The “green belt” around Yei, located in the southern region of the country, was spared of the violence which characterizes the short history of South-Sudan until July 2016 when the fighting spread further south. The region around Yei, once the country’s bread basket, empties out. Those who can, flee to Uganda, where Bidi Bidi, one of the world’s biggest refugee camps, emerges.
Caritas has been active for years in the region around Yei and will remain alongside inhabitants, wherever they are. With the support of the Swiss Embassy in South Sudan, Caritas distributed 8 tons of seeds and 12,000 agricultural implements in October 2016 which enabled 3,600 refugee families to create a small irrigated vegetable garden.
Growing food in refugee camps
“Donors saw that the Caritas support was effective and started giving more funds,” explains Ward Tanghe, Caritas International’s representative to South Sudan and Uganda. “By March, Caritas had reached 5,500 families; by May, this number had raised to 12,000, and during the main agricultural season of July, 33,000 refugee families each received 7 kgs of seeds – enough to ensure them of a diversified diet throughout the entire dry season.”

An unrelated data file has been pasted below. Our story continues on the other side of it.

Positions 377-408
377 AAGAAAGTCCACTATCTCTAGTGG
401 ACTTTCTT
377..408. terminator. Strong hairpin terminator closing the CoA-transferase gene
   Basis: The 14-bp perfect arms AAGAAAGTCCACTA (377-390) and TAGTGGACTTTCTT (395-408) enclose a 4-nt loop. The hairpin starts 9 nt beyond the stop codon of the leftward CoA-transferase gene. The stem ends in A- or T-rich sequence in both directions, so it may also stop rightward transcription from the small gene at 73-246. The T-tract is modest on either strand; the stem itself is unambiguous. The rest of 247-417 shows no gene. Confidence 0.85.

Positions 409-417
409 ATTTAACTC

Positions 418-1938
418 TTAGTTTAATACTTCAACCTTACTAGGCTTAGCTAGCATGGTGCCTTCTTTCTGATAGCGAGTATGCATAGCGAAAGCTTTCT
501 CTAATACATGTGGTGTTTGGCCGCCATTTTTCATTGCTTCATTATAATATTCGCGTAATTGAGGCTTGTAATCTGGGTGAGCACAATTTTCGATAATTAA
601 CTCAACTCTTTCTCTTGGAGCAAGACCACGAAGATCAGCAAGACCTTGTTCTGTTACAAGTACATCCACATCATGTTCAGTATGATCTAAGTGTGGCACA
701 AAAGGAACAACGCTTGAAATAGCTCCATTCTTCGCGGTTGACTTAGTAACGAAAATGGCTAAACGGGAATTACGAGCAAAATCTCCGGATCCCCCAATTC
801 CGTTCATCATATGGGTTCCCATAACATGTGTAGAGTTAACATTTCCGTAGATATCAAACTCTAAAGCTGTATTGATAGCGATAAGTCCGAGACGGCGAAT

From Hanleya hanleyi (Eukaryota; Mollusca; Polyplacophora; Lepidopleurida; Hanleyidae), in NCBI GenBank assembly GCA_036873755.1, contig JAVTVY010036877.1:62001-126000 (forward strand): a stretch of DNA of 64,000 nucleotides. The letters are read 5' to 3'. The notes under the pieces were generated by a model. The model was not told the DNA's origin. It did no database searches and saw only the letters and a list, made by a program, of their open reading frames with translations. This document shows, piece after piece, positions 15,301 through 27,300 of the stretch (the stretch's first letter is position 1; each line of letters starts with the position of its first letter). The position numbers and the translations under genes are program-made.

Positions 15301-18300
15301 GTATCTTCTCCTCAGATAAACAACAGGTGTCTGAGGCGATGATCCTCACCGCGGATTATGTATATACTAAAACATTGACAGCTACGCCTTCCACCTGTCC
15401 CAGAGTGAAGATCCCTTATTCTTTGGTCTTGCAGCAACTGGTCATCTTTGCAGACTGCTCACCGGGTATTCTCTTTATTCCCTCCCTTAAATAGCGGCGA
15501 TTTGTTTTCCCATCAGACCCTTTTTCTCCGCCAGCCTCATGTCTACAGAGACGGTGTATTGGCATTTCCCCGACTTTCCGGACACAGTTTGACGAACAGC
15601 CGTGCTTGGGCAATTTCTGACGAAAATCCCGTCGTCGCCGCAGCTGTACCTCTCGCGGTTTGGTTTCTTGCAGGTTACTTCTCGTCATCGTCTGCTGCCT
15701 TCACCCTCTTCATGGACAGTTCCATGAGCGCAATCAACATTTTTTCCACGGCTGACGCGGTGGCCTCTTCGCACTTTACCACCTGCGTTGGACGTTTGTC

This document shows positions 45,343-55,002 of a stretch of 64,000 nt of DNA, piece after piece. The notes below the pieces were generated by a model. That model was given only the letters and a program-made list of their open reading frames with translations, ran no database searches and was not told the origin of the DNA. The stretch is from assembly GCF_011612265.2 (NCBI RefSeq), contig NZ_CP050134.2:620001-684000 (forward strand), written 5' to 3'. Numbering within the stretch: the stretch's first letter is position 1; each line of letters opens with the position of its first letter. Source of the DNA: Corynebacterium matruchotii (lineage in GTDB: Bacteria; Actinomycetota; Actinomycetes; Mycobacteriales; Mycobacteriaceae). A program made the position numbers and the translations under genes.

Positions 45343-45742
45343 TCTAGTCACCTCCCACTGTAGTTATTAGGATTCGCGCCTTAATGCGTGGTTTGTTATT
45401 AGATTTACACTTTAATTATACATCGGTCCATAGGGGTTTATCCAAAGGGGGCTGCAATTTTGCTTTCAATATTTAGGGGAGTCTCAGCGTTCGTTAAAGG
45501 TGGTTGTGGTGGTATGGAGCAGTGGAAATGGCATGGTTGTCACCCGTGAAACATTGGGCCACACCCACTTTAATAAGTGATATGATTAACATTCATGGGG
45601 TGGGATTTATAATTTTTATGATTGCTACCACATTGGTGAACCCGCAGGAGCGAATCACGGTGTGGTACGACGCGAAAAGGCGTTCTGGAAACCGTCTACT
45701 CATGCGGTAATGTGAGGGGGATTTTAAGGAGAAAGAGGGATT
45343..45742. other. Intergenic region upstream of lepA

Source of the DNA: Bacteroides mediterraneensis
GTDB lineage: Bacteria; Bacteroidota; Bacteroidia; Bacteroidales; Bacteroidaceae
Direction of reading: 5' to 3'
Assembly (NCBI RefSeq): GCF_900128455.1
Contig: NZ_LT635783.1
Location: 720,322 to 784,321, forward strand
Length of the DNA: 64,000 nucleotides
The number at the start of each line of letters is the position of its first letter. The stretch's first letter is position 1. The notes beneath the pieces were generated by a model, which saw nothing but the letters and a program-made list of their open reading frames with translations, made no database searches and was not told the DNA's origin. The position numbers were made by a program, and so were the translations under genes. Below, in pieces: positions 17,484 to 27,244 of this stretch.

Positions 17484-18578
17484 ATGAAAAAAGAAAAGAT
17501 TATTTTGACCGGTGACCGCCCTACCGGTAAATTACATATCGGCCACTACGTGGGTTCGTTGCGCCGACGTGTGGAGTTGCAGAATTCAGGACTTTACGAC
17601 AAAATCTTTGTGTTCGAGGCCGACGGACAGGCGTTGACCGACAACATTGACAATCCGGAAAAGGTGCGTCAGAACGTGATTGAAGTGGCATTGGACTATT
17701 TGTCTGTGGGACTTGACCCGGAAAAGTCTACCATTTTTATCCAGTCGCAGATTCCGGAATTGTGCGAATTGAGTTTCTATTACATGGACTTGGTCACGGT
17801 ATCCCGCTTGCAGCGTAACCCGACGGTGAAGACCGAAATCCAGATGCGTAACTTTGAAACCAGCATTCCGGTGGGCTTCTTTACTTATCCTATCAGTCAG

Not only has the Caritas program in Bidi Bidi and Imvepi continued to grow in terms of number of beneficiaries, it also diversified its support to tree planting, specialized agricultural training, many vocational training programs, and scholarships for formal education (focusing mostly on secondary and higher education). “With the support of the Swiss Government, the Belgian Government, and the individual contributions of 1212, Caritas has given 33,000 refugee families food security, livelihoods and – most of all – hope for the future,” Ward Tanghe adds. “As the emergency phase ends, the next challenge will be to continue to provide a minimum of support for as long as the refugees are in exile.”
Food distributions in South-Sudan
Many of the children and elderly were unable to flee to Uganda and stayed behind as the city of Yei got closed off from the rest of the world. With the support of 1212, the Swiss and the Belgian Government, Caritas makes sure that 12,000 vulnerable people who are trapped in Yei town receive monthly food rations while they wait for the war to subside.